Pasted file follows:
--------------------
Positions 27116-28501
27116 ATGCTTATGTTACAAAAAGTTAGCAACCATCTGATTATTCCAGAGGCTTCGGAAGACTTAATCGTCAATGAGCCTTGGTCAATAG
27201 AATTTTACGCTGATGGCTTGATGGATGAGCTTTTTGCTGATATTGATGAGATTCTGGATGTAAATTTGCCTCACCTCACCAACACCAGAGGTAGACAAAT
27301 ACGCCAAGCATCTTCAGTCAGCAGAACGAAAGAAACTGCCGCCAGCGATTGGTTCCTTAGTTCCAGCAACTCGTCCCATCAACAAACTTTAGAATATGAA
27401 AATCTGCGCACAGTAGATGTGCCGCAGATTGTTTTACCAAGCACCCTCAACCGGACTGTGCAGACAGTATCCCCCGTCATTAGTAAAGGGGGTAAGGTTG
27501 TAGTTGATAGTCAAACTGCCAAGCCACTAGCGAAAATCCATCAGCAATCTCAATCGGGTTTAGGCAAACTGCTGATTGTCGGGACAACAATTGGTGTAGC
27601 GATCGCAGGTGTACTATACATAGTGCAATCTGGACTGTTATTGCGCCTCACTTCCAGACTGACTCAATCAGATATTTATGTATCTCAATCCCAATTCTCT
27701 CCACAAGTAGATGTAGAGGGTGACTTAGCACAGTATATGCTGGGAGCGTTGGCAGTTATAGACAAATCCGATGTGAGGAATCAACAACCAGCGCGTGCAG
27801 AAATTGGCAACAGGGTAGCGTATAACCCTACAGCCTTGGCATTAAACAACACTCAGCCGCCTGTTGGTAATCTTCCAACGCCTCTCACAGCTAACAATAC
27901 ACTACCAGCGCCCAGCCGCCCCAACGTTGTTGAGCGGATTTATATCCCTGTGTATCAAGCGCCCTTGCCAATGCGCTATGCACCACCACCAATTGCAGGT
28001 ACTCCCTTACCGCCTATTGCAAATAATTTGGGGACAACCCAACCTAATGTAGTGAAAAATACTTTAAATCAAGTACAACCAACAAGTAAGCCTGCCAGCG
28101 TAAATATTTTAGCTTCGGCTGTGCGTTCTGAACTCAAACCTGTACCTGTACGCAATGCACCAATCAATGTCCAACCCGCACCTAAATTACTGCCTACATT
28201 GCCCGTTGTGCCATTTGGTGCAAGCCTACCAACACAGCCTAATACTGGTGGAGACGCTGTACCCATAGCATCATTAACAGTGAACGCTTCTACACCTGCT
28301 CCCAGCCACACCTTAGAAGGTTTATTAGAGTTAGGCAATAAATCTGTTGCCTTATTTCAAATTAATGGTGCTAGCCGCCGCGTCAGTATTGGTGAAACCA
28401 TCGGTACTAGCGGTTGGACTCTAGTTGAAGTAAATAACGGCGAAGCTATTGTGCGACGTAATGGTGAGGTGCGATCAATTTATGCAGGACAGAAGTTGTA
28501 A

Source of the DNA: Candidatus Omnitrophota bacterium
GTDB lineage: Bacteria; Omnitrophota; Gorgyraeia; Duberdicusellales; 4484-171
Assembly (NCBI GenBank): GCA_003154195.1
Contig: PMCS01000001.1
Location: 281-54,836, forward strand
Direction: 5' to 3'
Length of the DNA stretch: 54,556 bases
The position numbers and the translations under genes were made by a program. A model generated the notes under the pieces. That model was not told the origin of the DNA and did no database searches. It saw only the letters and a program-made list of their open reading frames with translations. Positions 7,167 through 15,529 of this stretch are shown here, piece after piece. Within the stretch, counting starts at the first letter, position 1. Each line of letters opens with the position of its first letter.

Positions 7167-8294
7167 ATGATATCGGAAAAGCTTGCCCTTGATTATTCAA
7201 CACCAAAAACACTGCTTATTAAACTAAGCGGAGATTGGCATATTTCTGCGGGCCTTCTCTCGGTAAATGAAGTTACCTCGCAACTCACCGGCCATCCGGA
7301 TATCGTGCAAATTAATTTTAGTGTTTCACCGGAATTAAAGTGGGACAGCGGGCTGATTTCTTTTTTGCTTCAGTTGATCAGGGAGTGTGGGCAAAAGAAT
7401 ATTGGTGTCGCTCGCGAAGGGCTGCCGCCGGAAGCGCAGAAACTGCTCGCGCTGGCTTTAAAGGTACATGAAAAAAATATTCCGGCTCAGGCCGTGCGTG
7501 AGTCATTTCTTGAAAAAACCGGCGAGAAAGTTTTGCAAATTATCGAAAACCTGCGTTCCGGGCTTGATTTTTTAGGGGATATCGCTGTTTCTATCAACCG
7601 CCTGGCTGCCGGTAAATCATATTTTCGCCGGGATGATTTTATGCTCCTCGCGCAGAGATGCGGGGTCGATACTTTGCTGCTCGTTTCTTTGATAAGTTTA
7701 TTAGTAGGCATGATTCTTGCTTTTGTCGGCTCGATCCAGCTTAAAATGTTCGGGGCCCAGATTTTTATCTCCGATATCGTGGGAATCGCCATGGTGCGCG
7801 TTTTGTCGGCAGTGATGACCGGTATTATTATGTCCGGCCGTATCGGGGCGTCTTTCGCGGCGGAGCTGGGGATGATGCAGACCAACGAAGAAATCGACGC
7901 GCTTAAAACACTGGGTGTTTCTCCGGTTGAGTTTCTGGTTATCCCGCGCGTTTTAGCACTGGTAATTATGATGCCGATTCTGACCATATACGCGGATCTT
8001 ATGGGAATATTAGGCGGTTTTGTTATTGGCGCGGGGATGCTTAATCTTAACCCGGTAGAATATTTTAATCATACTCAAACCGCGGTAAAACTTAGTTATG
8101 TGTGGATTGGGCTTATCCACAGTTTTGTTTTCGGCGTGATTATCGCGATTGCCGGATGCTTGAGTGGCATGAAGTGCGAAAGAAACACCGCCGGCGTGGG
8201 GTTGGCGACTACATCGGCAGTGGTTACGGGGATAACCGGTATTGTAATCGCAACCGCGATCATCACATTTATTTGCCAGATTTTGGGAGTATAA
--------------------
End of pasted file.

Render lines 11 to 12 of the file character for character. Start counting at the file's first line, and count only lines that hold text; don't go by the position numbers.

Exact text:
28001 ACTCCCTTACCGCCTATTGCAAATAATTTGGGGACAACCCAACCTAATGTAGTGAAAAATACTTTAAATCAAGTACAACCAACAAGTAAGCCTGCCAGCG
28101 TAAATATTTTAGCTTCGGCTGTGCGTTCTGAACTCAAACCTGTACCTGTACGCAATGCACCAATCAATGTCCAACCCGCACCTAAATTACTGCCTACATT